To make the vast endeavor of learning about your food a bit more manageable, the United States Department of Agriculture (USDA) has recently published the results of the 2012 Ag Census. Yes, I am aware it is 2014 but the USDA collects, combines and categorizes millions and millions of data points so it takes a while to make it easy to share.

A new facet to the Ag Census data are the easy-to-read infographics. Generally, if an individual wanted to look up how many operations in the U.S. specialized in beef cattle (619,000 according to the census), that person would have to scroll through pages of reports, Excel files and other documents looking for the exact right piece of information. However, this year the USDA has created some really nifty infographics that highlight some important and key components of American agriculture.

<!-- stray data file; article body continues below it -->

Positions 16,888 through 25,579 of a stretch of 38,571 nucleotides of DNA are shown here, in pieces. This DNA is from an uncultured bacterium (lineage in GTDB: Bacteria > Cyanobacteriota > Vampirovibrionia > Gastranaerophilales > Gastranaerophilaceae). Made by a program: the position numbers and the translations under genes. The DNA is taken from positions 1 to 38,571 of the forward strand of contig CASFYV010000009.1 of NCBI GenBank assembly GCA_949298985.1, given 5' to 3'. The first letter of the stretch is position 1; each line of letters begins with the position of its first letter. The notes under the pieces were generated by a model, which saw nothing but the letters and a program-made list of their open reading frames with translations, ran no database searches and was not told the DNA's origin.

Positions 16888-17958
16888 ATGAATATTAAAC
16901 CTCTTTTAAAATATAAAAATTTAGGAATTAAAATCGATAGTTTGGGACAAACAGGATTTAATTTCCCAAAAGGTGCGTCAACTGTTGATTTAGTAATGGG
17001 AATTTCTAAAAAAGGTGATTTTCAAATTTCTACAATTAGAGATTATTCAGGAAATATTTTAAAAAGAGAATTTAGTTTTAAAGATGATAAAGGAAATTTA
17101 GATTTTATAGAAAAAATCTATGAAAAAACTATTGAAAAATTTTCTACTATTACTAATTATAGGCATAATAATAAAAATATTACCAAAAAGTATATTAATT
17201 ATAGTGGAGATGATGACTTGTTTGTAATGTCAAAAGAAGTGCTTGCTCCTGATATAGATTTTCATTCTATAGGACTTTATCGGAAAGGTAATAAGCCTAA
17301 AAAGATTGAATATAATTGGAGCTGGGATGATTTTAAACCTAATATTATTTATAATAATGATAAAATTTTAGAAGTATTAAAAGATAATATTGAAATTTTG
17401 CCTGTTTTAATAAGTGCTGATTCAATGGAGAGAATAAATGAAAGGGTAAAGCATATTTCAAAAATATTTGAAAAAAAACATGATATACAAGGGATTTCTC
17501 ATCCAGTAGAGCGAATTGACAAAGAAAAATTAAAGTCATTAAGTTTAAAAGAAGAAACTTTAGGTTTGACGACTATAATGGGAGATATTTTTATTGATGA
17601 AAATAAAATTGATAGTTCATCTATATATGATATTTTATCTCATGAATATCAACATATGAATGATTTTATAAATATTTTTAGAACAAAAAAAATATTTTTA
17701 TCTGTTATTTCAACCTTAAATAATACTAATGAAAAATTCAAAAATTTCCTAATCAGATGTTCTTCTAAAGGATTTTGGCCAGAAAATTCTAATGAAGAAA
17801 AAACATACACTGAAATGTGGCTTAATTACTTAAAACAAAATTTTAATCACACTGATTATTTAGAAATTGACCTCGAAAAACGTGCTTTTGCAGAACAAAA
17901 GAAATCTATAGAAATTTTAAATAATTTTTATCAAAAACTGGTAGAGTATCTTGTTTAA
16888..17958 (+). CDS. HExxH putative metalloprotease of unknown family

Infographics tell the story of the 2012 Ag Census
Click to enlarge
Source: USDA Ag Census 
You can see in the infographic above many answers to questions regarding current agriculture issues. For example, more than 57,000 farms or ranches employ the use of alternative energy sources (wind, water, etc). How cool is that?! Farmers and ranchers using alternative energy to produce food for the world in an environmentally sustainable way!
Another fact that isn't necessarily cool but provides some insight into the costs behind farming: Farmers spent almost $20 BILLION on seed in 2012, which is a 66% increase from 2007.
There is also a tool called Quick Stats, which allows you to build a specific query. For example, if you wanted to look up the average age of the principal operator on California farms that have only one owner/operator, you could do that with a few clicks [the answer to that query is 60.7 years old, btw].

I hope you'll take the time to geek out over these cool tools that USDA has developed - I have been playing with the Quick Stats function a lot and the infographics page says that new inforgraphics will be added in the future, so I am checking that page often!

What are some questions you have about ag that you are going to research using the USDA data?

Until next time,
~ Buzzard ~